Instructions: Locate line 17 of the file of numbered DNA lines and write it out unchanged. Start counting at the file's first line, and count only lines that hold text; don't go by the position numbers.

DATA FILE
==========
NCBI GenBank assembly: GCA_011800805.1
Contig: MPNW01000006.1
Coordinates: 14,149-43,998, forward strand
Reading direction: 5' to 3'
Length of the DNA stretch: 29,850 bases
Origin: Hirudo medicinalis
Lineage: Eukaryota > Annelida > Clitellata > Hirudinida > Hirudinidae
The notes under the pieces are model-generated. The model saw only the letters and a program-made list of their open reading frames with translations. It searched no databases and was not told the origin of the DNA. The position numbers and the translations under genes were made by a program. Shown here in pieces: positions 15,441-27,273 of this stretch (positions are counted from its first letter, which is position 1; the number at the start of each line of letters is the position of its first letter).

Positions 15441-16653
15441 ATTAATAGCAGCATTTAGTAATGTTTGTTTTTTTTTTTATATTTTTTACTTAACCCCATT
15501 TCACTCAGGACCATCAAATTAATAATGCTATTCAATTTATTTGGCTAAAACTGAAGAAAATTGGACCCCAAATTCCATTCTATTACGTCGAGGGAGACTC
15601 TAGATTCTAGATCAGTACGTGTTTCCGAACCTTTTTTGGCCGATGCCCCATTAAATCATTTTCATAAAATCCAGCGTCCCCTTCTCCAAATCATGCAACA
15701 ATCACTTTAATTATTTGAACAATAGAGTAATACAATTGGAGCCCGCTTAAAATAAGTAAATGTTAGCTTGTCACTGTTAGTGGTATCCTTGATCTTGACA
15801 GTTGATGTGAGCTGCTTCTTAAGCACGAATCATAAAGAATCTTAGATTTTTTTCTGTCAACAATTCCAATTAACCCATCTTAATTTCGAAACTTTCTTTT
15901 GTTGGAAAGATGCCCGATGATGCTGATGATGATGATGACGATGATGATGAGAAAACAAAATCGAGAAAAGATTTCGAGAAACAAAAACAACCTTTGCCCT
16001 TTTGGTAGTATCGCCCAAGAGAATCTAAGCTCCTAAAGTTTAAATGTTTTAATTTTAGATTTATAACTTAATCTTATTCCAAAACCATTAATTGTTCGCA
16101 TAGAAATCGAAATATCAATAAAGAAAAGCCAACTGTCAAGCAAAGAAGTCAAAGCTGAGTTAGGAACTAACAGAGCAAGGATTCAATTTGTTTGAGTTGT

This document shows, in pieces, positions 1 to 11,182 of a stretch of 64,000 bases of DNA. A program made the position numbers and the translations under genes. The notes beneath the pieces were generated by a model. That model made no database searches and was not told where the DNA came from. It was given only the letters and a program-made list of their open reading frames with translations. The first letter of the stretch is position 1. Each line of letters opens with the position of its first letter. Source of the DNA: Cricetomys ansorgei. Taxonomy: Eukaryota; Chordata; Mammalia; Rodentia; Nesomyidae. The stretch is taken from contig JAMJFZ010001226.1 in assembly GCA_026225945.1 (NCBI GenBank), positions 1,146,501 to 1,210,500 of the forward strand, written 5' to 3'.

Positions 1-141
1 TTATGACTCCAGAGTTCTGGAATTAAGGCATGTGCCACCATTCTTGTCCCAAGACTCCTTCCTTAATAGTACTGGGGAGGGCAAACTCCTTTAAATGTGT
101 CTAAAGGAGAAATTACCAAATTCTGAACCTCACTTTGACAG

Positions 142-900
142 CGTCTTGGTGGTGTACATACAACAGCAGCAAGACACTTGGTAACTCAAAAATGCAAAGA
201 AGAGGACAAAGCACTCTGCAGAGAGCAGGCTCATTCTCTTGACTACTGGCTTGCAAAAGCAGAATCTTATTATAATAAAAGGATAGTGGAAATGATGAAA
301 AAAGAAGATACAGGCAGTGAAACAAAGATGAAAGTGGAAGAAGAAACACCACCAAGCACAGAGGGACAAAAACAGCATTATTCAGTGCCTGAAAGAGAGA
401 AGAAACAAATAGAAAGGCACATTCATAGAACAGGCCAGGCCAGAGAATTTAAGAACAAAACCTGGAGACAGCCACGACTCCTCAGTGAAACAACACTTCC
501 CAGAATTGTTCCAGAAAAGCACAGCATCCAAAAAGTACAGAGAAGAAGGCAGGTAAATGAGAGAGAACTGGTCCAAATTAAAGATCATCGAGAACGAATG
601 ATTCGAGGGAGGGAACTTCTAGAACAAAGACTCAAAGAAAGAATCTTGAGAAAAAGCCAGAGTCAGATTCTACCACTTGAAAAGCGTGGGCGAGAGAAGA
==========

16101 TAGAAATCGAAATATCAATAAAGAAAAGCCAACTGTCAAGCAAAGAAGTCAAAGCTGAGTTAGGAACTAACAGAGCAAGGATTCAATTTGTTTGAGTTGT